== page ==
>Indian Hills, CO 80454.
>Copies of the slide show in 35 mm format (with accompanying script) are
>also available for the same price from the same address. If you want to go
>out and spread the word, this is the tool you need!
>The next issue of Ares will be mailed to the membership on November 1.
>Those people with articles, pictures, or any other materials they wish to
>submit for possible inclusion should e-mail such material to Jim Burk,
> no later than October 1.
>At the Second International Mars Society Convention a series of contests
>were announced. These include:
>* The Goddard Prize: A technical contest for chapters or members to submit
>a design for a 10 kilogram payload to be flown to an altitude of 100
>kilometers on a sounding rocket that the US Air Force Academy has made
>available to the Mars Society. The payload will not be recovered, so all
>data taken must be transmitted by radio. The flight will occur in April
>2000. Proposals are due at Mars Society headquarters by November 1. Details
>of payload requirements, volume limitations, etc. will be posted on the
>Mars Society website at as soon as they are provided by
>the USAF Academy.
>* The Rouget de Lisle Award: A musical contest to develop an anthem and
>other songs for the Mars Society. No great social or political movement has
>ever succeeded without the power of music helping to move the souls of
>those in and around it. So Mars needs music! The best songs will be
>included on upcoming Ares CDs. Songs should be submitted on tape cassette
>with an accompanying hard copy of the lyrics, and a letter giving the Mars
>Society the right to use the song on its CDs. The deadline for submission
>to be considered for the 2000 award is March 1, 2000. Songs will be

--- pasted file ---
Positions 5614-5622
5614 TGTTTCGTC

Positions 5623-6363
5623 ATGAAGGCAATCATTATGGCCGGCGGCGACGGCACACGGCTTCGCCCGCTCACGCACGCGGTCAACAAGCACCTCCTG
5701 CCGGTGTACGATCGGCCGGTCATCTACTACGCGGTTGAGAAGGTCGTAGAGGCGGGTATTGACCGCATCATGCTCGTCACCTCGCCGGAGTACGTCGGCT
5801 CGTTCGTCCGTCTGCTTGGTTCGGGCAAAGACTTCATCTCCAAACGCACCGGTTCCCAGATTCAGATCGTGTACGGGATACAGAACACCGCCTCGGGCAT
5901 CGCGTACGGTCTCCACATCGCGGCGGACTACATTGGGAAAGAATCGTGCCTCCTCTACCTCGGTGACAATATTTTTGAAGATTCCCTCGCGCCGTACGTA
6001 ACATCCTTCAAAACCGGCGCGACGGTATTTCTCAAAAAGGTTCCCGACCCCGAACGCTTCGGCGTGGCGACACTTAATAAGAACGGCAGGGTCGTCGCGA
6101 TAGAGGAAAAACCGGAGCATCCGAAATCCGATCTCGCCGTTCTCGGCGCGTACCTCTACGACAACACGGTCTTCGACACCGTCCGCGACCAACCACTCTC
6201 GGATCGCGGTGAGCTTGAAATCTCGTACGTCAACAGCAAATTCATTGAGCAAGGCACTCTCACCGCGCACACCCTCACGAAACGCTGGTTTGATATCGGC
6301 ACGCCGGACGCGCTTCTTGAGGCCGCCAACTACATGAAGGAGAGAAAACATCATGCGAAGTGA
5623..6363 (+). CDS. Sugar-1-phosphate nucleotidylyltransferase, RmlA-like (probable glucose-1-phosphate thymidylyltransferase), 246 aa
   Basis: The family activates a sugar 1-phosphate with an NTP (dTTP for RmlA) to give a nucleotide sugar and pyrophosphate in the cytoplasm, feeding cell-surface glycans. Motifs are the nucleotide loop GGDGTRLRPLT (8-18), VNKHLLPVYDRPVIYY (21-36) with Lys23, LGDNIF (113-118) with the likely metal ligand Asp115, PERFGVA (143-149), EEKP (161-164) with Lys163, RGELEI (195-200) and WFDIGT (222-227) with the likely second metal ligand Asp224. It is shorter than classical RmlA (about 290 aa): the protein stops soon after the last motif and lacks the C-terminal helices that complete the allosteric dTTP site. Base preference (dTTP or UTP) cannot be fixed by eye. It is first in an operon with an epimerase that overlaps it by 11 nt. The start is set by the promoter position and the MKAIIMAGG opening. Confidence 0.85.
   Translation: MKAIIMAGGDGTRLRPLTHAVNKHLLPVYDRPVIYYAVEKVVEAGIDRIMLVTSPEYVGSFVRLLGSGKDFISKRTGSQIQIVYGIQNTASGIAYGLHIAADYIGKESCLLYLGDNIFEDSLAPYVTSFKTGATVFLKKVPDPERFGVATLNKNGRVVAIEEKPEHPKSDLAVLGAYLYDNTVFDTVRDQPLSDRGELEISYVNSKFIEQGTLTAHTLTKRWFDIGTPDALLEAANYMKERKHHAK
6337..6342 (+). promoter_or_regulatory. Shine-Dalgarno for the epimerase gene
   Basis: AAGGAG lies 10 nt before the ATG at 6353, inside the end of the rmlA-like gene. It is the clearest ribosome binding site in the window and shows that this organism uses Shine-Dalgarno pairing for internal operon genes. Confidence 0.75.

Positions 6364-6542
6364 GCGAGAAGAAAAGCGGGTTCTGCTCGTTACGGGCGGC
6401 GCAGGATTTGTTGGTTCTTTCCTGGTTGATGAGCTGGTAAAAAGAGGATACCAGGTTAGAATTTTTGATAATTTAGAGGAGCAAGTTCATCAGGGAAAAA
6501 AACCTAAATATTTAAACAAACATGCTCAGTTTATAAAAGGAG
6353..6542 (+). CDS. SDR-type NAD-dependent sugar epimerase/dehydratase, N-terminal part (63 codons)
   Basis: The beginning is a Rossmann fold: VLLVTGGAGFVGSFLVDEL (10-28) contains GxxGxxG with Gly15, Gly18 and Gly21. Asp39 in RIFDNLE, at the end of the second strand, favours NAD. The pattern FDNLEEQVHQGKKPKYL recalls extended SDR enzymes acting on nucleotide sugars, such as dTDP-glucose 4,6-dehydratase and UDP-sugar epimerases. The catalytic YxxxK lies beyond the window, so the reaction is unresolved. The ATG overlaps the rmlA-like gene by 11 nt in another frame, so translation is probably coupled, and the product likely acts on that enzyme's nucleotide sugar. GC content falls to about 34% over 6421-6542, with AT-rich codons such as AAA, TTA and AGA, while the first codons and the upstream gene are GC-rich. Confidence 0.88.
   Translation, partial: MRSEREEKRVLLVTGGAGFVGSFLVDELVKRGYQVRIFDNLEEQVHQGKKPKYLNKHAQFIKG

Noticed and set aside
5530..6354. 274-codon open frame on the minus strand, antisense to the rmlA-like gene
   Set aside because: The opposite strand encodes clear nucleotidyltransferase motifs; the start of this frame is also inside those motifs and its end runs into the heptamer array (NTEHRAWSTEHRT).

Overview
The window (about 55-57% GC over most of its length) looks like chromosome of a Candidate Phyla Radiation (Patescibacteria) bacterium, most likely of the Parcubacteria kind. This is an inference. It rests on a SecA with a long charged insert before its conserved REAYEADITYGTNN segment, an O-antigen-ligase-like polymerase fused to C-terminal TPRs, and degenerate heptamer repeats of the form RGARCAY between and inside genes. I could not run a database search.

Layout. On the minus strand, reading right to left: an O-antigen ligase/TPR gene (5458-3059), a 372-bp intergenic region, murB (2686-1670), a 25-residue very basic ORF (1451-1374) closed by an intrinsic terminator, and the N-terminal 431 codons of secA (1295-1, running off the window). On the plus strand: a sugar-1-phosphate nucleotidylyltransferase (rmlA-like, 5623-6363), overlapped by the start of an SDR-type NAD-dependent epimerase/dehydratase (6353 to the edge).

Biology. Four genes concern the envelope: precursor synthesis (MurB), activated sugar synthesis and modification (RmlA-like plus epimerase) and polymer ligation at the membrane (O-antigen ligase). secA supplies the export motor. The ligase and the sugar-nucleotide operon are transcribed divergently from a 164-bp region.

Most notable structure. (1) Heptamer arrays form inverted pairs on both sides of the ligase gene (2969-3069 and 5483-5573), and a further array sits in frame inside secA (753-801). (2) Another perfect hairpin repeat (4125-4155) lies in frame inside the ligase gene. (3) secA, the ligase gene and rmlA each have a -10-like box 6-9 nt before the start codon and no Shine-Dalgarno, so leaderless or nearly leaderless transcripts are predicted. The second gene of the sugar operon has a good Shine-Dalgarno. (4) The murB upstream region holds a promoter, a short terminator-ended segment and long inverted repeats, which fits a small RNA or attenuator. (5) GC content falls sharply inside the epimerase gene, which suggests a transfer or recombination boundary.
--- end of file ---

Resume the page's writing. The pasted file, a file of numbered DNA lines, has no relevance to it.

>accepted in any musical style, including classical, folk, jazz, pop, rock,
>Rouget de Lisle was the author of "The Marseilles." There is an anecdote
>that upon hearing this stirring anthem sung in the streets of revolutionary
>Paris for the first time in 1792, the young Napoleon Bonaparte exclaimed to
>its author, "Monsieur, your song is worth a hundred regiments!" If said,
>then this remark by France's future military genius could hardly have been
>more astute. So sing, Martian muses, sing.
>* The Hakluyt Prize; The Hakluyt prize is given for the best student (age
>22 or less) letter sent to world leaders advocating a humans to Mars
>program. Both the quality and quantity of the letters count. The winner
>will receive an all-expenses paid trip to the Third International Mars
>Society Convention to be held in Toronto during August 2000, as well as a
>fine Bushnell telescope. The first Hakluyt prize was won by Adrian Hon, of
>Liverpool, England, in 1998, and the second one was won by Katie Harris, of
>Georgetown, Ontario, in 1999. To be eligible for competition for the 2000
>Hakluyt prize award, copies of letters along with a list of those to whom
>they were sent must be received at Mars Society headquarters by May 1,
>The Hakluyt Prize is named after Richard Hakluyt, the tireless pamphleteer
>whose numerous writings convinced the elite of Tudor England to take the
>policy decisions required to establish the first British settlements in the
>New World.
>Mars Society President Robert Zubrin has published a new book, "Entering
>Space: Creating a Spacefaring Civilization." As part of the promotional
>effort associated with this publication, the publisher, Tarcher Putnam, is
>sending Zubrin on a nine city book tour, with public talks at major
>bookstores in each city. These talks represent excellent opportunities for
>local Mars Society chapters to organize around as public events for
>recruitment and outreach. The current schedule is:
>Monday, Aug 30, 7:30 PM -- The Boulder Bookstore, Boulder CO
>Tuesday, Aug. 31, 7:30 PM -- The Tattered Cover Bookstore, Cherry Creek
>(Denver) CO
>Tuesday, Sept. 7, 8:00 PM -- Printer's Inc., Mountain View, CA
>Wednesday, Sept. 8, 7:00 PM -- Vroman's, Pasadena, CA
>Thursday, Sept. 9, 7:30 PM -- Barnes and Noble, 1029 West Bay Area Blvd.
>Webster, TX
>Monday, Sept. 13, 7:00 PM -- Transitions, 1000 W. North Ave, Chicago, IL
>Tuesday, Sept. 14 -- Wordsworth Books, 30 Brattle St. Cambridge, MA.
>Wednesday, Sept. 15 -- New York City. Location to be determined.
>Thursday, Sept. 16 -- Barnes and Noble, 3651 Jefferson Davis Highway,
>Alexandria, VA.